Safe for Recreational use : 191.1' | What is this?
This is the current water level of Lake Lillinonah. Our safety indicator should be used as a guideline only; higher lake elevations cause more floating debris. Always use caution and watch out for floating debris when navigating Lake Lillinonah.
Safest: below 194'
Debris presence unlikely - safe for recreational use.
Caution: 194' to 195'
Debris possibly present - caution advised.
Use Extreme Caution: above 195'
Debris likely present - dangerous.
From its headwaters in the Housatonic River in New Milford, Lake Lillinonah extends 12 miles to the Shepaug Dam, covering 1900 acres to a maximum depth of 110 feet with 45 miles of shoreline, much of it steep hillside that rises 200 feet or more above the water line. Connecticut Light and Power created Lake Lillinonah in 1955 as a source of hydroelectricity and flood control. The dam's 57,000-horsepower turbine drives a 43,000-kilowatt generator in what is Connecticut's newest and largest hydroelectric plant.
Canoe and kayak enthusiasts, fishermen and pleasure boaters enjoy the lake from April through October. When the winter is cold enough, ice fisherman, cross-country skiers, snowmobilers and ATV riders can be seen enjoying the frozen lake.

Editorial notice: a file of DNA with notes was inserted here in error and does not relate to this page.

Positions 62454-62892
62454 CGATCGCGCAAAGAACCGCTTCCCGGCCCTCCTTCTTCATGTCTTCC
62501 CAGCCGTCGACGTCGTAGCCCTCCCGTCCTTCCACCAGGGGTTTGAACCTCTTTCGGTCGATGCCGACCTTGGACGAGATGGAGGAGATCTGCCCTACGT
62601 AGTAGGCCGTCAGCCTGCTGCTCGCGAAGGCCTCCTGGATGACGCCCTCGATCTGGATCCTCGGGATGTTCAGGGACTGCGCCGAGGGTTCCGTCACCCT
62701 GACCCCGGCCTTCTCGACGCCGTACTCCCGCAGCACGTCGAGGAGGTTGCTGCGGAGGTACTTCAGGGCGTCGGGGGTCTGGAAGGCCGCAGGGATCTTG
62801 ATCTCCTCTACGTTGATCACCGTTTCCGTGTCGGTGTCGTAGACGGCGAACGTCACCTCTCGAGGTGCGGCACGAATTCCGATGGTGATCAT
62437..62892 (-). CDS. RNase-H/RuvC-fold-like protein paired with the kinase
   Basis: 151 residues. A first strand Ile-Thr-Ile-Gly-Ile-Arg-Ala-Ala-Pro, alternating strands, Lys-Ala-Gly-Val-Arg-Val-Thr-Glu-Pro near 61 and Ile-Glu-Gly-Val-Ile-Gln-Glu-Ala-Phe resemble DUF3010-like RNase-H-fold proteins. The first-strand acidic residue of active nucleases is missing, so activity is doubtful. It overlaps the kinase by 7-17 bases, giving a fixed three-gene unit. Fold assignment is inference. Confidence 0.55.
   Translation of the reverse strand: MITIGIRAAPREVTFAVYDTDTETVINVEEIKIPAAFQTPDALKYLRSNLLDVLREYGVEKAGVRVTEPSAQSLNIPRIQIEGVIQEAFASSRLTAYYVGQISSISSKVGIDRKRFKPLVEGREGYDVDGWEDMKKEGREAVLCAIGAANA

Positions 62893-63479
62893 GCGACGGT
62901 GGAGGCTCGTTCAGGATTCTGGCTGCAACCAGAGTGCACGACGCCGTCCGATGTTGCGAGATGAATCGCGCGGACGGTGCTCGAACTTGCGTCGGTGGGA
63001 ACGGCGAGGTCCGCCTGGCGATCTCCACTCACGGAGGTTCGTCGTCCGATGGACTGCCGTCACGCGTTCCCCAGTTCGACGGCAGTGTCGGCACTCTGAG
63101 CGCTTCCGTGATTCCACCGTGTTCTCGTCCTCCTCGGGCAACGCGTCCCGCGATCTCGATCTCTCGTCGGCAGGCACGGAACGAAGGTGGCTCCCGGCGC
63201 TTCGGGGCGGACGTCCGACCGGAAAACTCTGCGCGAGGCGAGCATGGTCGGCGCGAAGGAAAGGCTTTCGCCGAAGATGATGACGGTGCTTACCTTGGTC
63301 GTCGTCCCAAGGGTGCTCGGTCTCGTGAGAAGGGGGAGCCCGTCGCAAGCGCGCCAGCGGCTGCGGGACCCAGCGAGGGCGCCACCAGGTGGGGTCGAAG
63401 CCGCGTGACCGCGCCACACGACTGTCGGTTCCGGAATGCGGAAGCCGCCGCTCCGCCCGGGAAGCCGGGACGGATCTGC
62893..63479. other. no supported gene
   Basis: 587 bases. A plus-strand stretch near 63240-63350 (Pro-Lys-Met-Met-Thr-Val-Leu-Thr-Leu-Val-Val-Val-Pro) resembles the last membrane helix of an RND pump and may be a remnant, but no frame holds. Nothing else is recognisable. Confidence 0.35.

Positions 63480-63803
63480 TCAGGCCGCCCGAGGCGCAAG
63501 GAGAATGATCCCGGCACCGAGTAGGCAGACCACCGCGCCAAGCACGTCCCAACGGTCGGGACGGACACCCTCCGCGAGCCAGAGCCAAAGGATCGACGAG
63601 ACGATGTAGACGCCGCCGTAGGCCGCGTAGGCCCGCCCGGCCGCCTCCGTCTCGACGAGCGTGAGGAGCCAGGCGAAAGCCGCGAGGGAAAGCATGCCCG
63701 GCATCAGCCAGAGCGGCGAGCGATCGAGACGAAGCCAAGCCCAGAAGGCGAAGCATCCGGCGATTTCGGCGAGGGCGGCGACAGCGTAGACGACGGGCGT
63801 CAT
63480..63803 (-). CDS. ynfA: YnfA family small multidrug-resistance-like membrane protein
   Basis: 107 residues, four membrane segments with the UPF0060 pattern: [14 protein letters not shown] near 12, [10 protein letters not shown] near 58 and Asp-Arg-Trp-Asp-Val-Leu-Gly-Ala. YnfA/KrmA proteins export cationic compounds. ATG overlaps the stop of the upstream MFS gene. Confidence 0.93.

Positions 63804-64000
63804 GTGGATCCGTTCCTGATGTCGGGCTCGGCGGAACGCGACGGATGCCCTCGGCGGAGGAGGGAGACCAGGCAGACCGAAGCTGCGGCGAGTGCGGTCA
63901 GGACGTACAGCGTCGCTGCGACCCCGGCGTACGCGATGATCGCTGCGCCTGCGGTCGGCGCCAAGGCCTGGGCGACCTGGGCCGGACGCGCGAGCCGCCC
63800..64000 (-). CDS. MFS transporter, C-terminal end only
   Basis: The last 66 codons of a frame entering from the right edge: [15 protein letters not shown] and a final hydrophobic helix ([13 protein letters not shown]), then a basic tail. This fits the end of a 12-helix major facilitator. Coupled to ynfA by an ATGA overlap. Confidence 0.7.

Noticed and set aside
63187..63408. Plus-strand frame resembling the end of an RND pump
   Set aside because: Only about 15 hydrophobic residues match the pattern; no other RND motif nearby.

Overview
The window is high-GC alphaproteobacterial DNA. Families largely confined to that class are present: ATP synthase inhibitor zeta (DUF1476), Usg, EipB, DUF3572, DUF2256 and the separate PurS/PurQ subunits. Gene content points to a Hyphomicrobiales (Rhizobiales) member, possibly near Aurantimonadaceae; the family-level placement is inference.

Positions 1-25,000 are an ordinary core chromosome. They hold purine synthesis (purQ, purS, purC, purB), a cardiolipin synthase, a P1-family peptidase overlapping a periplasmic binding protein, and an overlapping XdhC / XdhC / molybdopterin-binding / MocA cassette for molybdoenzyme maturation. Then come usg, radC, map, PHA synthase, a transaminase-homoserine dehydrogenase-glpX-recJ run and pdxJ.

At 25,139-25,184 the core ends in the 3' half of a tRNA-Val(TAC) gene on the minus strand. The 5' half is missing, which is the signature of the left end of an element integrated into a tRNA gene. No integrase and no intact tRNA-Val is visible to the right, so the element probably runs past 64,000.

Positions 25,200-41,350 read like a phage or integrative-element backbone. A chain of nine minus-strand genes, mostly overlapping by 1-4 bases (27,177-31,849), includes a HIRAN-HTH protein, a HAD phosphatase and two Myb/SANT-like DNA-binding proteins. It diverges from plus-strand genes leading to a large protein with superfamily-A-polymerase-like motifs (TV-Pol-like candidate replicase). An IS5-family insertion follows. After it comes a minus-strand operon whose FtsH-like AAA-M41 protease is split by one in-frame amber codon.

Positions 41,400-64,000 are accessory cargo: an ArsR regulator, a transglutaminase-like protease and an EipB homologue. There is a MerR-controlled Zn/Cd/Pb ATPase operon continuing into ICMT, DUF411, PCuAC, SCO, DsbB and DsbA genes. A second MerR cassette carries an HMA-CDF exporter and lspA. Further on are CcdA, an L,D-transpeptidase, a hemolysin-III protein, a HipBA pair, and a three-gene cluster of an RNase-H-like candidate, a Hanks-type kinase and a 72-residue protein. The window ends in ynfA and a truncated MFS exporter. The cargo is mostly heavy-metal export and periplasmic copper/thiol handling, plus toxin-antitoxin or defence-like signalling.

The lake is a haven for a multitude of wildlife. Bald Eagles have discovered that the open water of the tailrace below the Shepaug Dam is a good source of fish in the winter months. Some 40 or so of these magnificent birds make Lake Lillinonah their home from November through March. Several nesting pairs have been sighted along the banks of Lake Lillinonah. These magnificent birds may be observed from the First Light Power lookout above the dam. Call 800-368-8954 for information.
Lake Lillinonah is also one of Connecticut's premier fishing lakes. The state record for the largest Northern Pike â€“ 29lb., 0 oz. - was set in 1980 by Joseph Nett. According to the Connecticut DEP Fisheries Division, Lake Lillinonah ranks first in the state for Bass growth rates and among the highest in the state for Bass population densities. Walleye were introduced into the lake in the late 1950's, but the stocking program was abandoned when the fish did not reproduce. In addition to the small population of Northern Pike are Lake Trout, Bass (large and smallmouth), Black Crappie, White and Yellow Perch, Sunfish, and Bullhead Catfish.
Surrounded by the Connecticut towns of Bridgewater, Brookfield, New Milford, Newtown, Roxbury and Southbury, there are many hiking trails, boat ramps, town parks and the Paugussett State Forest to explore and enjoy.
Length: 12 miles
Coverage: 1900 acres
Maximum Depth: 110 feet
Shoreline: 45 miles
Number of Bridges: 2
P.O. Box 403
Bridgewater, CT 06752
Tel: (860) 210-8064
Fax: (860) 210-9894
Visit the LLA website by clicking on the link below.
We’re working hard to clean up this lake for everyone.
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